Sunday, April 18, 2010

Robertson Davies: The Cunning Man (1994)

The Cunning Man was Davies's last book, and I think it's safe to assume it was meant to be the middle book in a trilogy. It interlocks with Murther and Walking Spirits in precisely the same way that his other trilogies interlock, not by moving a particular plotline forward but by utilizing some of the same characters and settings events as the earlier book but shifting them in importance and point of view, turning main characters into bit players and vice versa, making one person's triumph another's mere annoyance. In this case, the character of Gil, the murdered narrator of the previous book, becomes the narrator's godson and perhaps son, and his murder, which happens late in this book, is the occasion for soul-searching and revelations, rather than the expected grief.

One wonders, of course, how Davies would have concluded the trilogy if he had lived, but ending things here doesn't produce a sense of unfinished business, fifth or otherwise. Doubtless he knew he might not live to finish the project, because this book wraps up with a curious sense of finality, not to mention fatalism - and the last words are "Good-night."

So what's it about? As with the middle novels of his last two trilogies, it's a life story. In this case it's the autobiography (in the form of a "Casebook," supplemented in one key section by letters written by a neighbor, offering a valued second perspective) of Jonathan Hullah, a physician of unconventional methods. Influenced at a very young age by an Indian shamaness and later by the classical and medieval wisdom typical of the Davies intellectual, he practices a kind of mind-body medicine. It might be termed "holistic" if not for that term's New Age-y connotations; and in fact Hullah rejects homeopathy and other varieties of mysticism. Hullah's philosophy is, rather, Old Age-y, a conviction (bolstered by quotations from forgotten sages of the European Tradition) that spiritual ills will manifest themselves in bodily, and that in some cases the best thing a healer can do is just listen to the patient - the Talking Cure - and understand his or her particular grievances against Life. There's some Freud in Hullah's approach, as he admits (an interesting detail in light of the Jungian underpinnings of the Deptford books).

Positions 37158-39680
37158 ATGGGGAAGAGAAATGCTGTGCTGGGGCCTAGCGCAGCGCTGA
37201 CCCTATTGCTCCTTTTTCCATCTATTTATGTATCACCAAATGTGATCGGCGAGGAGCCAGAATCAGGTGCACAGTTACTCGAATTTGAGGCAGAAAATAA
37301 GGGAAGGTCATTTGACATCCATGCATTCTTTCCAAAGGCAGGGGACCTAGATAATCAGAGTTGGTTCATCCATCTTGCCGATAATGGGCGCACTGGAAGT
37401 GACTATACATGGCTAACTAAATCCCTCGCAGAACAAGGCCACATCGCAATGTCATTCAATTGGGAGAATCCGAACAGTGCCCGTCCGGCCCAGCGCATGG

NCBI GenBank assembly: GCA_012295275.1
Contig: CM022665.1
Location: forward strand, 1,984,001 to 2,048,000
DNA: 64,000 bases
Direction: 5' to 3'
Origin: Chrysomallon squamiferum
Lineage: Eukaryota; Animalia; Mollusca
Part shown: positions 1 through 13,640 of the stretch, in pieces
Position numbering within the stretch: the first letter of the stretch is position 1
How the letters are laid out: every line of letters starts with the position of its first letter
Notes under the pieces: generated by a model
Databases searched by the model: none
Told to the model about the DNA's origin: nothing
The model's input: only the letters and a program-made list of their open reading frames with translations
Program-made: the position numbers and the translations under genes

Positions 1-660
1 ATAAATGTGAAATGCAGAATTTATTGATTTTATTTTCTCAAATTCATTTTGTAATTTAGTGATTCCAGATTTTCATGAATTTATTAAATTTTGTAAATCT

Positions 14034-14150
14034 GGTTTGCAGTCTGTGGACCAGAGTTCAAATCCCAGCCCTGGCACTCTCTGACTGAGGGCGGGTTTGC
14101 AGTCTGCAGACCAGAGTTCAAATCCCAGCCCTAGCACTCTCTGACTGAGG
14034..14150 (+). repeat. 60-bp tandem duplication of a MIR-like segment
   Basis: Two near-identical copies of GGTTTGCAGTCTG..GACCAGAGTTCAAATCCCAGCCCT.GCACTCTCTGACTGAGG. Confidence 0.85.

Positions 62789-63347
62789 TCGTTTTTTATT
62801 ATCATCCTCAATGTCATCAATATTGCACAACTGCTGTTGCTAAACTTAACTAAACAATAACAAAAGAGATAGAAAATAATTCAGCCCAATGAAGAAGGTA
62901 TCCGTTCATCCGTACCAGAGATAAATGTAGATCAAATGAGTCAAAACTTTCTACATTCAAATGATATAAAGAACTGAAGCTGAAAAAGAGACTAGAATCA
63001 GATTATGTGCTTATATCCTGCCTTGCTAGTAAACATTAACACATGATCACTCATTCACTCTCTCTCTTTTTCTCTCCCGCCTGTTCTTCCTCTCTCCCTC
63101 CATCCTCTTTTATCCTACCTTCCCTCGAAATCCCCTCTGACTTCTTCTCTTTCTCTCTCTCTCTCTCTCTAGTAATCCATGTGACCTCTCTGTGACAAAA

Medically I don't have much confidence that Hullah's ideas stand up, and I doubt Davies does, either. Rather, Hullah seems to be Davies's prescription for the ills of the modern world, another in a long line of his arguments for the Liberal Education.

But in a sense Hullah's not what this book is about. Just as Fifth Business was narrated by a man obsessed with saints, but not really about him, this book is really about a saint, even though Hullah's story only comes back to that subject here and there.

Hullah's practice is located next to a church, St. Aidan's, the parson of which, Ninian Hobbes, is a strikingly holy man: gives everything to the poor, radiates goodness, patience, and humility, is almost a simpleton in his faith. Keels over during mass on Good Friday. His flock and his assistant are ready to have him canonized. Problem is, this is an Anglican congregation, and such things just aren't done nowadays.

St. Aidan's, through no particular influence of Hobbes's, is an unusually Romish sort of Anglican church, very High: the assistant, Charles Iredale (a boyhood friend of Hullah's), is intent on restoring a lot of the Latinate beauty and majesty to the rituals. He attracts like-minded people to make over the church's music, vestments, and decorations, and for a while the church is a sort of temple to Beauty, a spiritual counterpart and even extension of the weekly salon conducted by a lesbian couple who live next door in a house that had once been part of St. Aidan's glebe. The Ladies, as they're called, comprise a kind of home base for the struggling arts scene in Toronto in the immediate postwar decades, and the membership of their salon and the neighboring church largely overlaps; Hullah is involved in both.

The push to canonize Hobbes causes a short kerfluffle, then fades away, but it forms the backdrop to the whole novel, even during the long stretches when it fades away from the narrator's attention. It seem to represent, as best as I can tell, an insistence on the old magics of faith and mysticism as being present in the modern world under different guises, combined with a yearning for transcendence in art and life. And those themes are everywhere in the book (as indeed they are in Davies's mature work). This despite the fact that only about a third of the book involves Hobbes, and that only indirectly. Mostly this is Hullah's story of his own life and education, involving long sections about his boyhood in a remote Ontario village, his schooling at Colborne, his visits to Salterton, his experiences in WWII, his friendship with Iredale and with Brocky Gilmartin (Gil's father)... Lots of sly references to earlier works.

It is, in other words, a meandering book. Davies's best work, the Deptford and Cornish trilogies, were discursive and expansive, but never meandering: they always pulled you along, either through the cleverness of the plot (there's usually some mystery going on somewhere) or the addictive medicine of the prose. This book does neither.

But it's not a failure like its immediate predecessor. It lacks the urgency of his best work, but it recaptures the depth of feeling, and of characterization, that Davies was once master of, and so the lack of urgency doesn't matter as much. We're in old-master territory here, where a reflective stillness can be enough, and nostalgia can be indulged, because it's been earned. It's a much more satisfying final chord than his previous book would have been.

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